I just read about a young man who stepped up to cover grocery costs for a young mother who suddenly realized, after waiting in line, that her debit card was on security hold and her credit card was maxed out. While she nervously struggled with a fussy infant, he volunteered to pay the tab.
Then he quietly disappeared.
When the woman made an effort a day later to track him down and give him the 'Thanks' he deserved, she contacted his employer. Tragically, she was told, he had been killed in a freak automobile accident just hours after her encounter.
The young Mother later learned from his family, what a gracious, loving and engaged person he was. How he often stopped to help, to offer support or food to those in need. He just had an innate drive to 'pay it forward,' so their hearts were broken.
What makes this story so compelling is not that the young Mother wasn't able to say Thanks, it is that the act of Giving is so shocking and unusual. The fact that what the young man did stands out as an anomaly, a freak occurrence. A baffling act of generosity that is hard for us to fathom.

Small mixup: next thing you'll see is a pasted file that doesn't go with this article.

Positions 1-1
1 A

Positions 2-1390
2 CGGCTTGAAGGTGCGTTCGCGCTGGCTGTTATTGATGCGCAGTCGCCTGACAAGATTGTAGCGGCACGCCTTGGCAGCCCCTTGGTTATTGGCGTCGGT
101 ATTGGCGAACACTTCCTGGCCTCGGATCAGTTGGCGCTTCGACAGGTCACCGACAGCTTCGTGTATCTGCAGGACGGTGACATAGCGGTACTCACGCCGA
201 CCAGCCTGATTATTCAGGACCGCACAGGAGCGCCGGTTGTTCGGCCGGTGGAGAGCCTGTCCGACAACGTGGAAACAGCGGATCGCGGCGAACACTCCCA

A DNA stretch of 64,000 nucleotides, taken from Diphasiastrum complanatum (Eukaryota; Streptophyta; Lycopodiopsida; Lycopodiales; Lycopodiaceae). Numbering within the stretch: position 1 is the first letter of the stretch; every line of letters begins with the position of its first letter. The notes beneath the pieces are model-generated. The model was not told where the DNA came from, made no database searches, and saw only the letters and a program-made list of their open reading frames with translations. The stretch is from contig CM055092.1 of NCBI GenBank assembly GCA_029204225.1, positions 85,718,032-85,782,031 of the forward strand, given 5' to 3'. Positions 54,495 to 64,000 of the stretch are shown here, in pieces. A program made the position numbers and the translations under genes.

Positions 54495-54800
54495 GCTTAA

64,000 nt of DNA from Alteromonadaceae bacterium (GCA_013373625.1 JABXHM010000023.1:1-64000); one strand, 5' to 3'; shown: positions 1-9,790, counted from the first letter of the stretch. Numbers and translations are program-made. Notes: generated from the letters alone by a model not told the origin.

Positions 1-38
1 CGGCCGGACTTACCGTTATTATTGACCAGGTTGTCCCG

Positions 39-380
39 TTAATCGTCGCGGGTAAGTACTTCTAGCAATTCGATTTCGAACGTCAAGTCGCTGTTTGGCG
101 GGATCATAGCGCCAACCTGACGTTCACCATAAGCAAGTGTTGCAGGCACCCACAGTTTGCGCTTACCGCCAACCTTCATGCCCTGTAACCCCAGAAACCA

If Random Ccts of Kindness occurred regularly, the young man's sudden and tragic death would in no way be any less shocking, but the energy and sense of humanity that he so generously spread would be pulsing through the veins of our culture like oxygen. Actions such as his are often infectious. The whole cycle of Giving tends to grow exponentially.
What a great way to be remembered….his short life made our Planet a better place.
On this day of offering Thanks to God, to Family and Friends, to Good Health and Happiness, to World Peace and Prosperity, make time for a Random Act of Introspection. This story of a simple humanitarian gesture has exposed a need for our increasingly coarse pop culture to step back, look in the mirror and ask ourselves 'who are we and is this the best we can be?'
As we sit down together on this Thanksgiving Day, maybe it's time to double down on the 'Giving' part.